- Connectivity: broad engagement of mentors, students, parents and volunteers; links with the local cultural, educational and social infrastructure.
Fedeski characterized her “Blue Sky” thoughts and ambitions as three-fold: a desire for OrKidstra to be the biggest feeder program to the Ottawa Youth Orchestra; a wish to inspire music educators and to create bridges between schools and the OrKidstra program; and optimism that this was a time of considerable creativity – a possible ‘tipping point’ in music education within the Ottawa educational community.
More information on the OrKidstra programs and on the work of The Leading Note Foundation can be found at www.orkidstra.ca .
|Richard Hallam, MBE|
For those looking to develop Sistema-inspired programs, he suggested several challenges: what are the non-negotiable central features; what do you adopt, what do you adapt; what influences those decisions; and how do we learn from the phenomenal success of El Sistema?
Though El Sistema is primarily a social program, its relationship with music education program cannot be ignored. In England there is already an entitlement to music education for all children in school and for every child to learn a musical instrument from specialist teachers. In the last four years alone almost 2.5 million pupils have had the opportunity to learn to play a musical instrument. Forty-four percent have continued to learn. There are some 35,000 ensembles of varying sizes and composition, but these are not ‘joined up’ into a network as they are in Venezuela.
In the UK context Hallam cited El Sistema principles as six-fold:
- The importance of learning together and helping each other;
- The centrality of the ensemble;
- The importance of challenging repertoire and high expectations;
- The total commitment of all involved;
- The importance of performance; and
- The greater good of the whole.
Commenting on several of the salient features of England’s National Plan for Music Education, he underlined the unswerving commitment by both the Department for Education and the Department for Culture, Media and Sport - a duality that recognizes the music education and social development objectives inherent in El Sistema. This commitment recognizes the importance of music in the lives of young people and the need to ensure that they are given a music education of the highest quality.
The engagement of the entire community is key. Hallam described great music education as a partnership between classroom teachers, specialist teachers, professional performers and a host of organizations, including those from the arts, charity and volunteer sectors. The National Plan was clear about the importance of music: it will ensure not just that more children have access to the greatest of art forms, but that they do better as a result in every other subject. Hallam emphasized that a high quality music education enables lifelong participation in, and enjoyment of, music, as well as underpinning excellence and professionalism for those who choose not to pursue a career in music.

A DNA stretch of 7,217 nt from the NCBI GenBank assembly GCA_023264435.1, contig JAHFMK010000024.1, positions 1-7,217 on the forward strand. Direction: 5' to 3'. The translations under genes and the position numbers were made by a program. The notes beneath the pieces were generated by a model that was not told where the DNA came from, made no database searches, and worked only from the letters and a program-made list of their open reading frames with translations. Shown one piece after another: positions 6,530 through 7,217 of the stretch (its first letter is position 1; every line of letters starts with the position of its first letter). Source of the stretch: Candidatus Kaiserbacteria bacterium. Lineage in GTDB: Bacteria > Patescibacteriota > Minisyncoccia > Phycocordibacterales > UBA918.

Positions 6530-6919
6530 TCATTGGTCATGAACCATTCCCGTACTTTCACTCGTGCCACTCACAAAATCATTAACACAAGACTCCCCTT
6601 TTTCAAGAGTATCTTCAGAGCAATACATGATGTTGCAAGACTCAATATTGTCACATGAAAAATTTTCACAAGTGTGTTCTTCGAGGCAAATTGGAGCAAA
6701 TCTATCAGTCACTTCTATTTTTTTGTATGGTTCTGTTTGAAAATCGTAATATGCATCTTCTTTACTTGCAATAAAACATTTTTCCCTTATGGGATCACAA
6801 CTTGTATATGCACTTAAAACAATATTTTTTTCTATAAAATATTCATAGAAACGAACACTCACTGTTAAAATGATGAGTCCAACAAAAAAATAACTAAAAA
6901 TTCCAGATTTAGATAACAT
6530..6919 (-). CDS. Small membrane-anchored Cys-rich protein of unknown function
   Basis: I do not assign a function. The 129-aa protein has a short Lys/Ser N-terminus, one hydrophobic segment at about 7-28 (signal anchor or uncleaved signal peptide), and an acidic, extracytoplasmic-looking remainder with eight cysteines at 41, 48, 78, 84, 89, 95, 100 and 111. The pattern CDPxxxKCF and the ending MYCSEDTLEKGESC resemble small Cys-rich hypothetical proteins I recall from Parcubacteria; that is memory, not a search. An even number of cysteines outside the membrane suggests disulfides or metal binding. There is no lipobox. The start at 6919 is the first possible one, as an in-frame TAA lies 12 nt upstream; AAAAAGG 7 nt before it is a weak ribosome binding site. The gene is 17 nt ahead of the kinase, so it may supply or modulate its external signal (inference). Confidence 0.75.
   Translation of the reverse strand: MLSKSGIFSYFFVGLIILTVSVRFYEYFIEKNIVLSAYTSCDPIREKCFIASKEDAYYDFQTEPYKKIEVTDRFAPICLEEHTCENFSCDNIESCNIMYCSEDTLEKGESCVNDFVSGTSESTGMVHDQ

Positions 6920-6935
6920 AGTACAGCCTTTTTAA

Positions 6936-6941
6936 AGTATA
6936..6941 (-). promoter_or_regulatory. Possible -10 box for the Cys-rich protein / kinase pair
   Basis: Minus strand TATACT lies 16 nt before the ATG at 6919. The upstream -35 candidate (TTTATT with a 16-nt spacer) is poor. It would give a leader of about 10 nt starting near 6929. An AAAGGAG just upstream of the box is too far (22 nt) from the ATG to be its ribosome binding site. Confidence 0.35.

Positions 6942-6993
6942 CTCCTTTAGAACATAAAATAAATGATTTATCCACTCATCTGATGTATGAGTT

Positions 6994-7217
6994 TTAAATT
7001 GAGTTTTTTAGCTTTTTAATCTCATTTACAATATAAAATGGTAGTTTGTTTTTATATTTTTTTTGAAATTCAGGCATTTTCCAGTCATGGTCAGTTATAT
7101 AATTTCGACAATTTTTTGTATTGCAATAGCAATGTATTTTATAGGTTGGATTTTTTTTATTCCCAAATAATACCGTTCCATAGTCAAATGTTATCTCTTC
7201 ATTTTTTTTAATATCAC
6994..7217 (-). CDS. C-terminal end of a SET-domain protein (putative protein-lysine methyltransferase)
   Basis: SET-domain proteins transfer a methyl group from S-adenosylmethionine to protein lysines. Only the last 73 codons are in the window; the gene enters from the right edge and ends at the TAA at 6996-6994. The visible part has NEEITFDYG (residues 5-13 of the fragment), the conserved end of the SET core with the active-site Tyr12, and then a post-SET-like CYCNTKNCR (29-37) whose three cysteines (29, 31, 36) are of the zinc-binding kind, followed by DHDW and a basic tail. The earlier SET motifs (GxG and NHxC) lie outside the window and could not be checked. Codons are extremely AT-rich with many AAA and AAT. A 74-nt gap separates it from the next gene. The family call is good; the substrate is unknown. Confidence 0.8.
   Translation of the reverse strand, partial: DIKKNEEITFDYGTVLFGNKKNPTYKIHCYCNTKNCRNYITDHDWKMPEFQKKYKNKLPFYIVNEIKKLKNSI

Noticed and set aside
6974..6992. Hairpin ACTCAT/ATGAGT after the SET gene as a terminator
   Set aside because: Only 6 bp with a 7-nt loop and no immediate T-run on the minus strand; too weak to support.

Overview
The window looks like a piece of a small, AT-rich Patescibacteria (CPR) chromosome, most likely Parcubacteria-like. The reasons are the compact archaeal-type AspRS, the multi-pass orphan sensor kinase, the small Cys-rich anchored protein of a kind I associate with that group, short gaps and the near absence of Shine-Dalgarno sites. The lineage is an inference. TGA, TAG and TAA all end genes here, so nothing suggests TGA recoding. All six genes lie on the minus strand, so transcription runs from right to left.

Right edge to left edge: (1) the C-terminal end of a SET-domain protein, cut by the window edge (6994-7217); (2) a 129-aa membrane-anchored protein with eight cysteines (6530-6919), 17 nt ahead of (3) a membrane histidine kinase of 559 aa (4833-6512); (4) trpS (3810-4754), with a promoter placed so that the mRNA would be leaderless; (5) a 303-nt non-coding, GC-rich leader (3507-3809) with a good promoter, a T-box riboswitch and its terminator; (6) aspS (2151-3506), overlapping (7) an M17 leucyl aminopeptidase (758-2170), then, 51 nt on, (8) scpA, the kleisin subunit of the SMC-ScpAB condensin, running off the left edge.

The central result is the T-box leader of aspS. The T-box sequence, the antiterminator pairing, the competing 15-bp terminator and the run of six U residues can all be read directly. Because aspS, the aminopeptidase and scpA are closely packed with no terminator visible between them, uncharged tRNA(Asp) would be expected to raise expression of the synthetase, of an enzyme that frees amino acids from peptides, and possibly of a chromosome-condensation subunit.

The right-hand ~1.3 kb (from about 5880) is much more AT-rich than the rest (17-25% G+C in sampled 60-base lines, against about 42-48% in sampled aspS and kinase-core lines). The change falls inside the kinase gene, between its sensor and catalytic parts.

Hallam urged the widest possible coverage, cautioning that a high quality music education must not become the preserve of those children whose families can afford to pay for music tuition. While music touches the lives of all young people, the disadvantaged can benefit most.
He noted that music helps bind pupils into the wider life of the school. He also emphasized that schools cannot do everything alone, but need the support of a wider local music structure. Accordingly, central to the National Plan, is the creation of new music education hubs – that will provide opportunities that reach beyond school boundaries and draw in the expertise of a range of education and arts partners.
Hallam identified core roles of the National Plan for Music Education as follows:
- Ensure that every child aged 5-18 has the opportunity to learn a musical instrument;
- Provide opportunities to play in ensembles and to perform from an early stage;
- Ensure that clear progression routes are available and affordable to all young people;
- Develop a singing strategy to ensure that every pupil sings regularly and that choirs and other vocal ensembles are available in the area.
During the question and answer period, Hallam focused on the relative merits of in-school and out-of-school music education options and the connection between the two. He acknowledged the argument, consistent with the Sistema philosophy, that out-of-school options had the advantage of better breaking with the rigidities of the traditional school environment in favour of one of which the children could better “take ownership”. He also cited the “whole school engagement” model followed in one of the In Harmony El Sistema pilots. In short, he saw merits in both in-school and after-school programs and valuable connections between the two.
The U.K.’s national plan for music can be found at www.education.gov.uk/publications (see “The importance of music. A national plan for music education.”) For more information on the El Sistema-inspired pilot projects, see www.ihse.org.uk .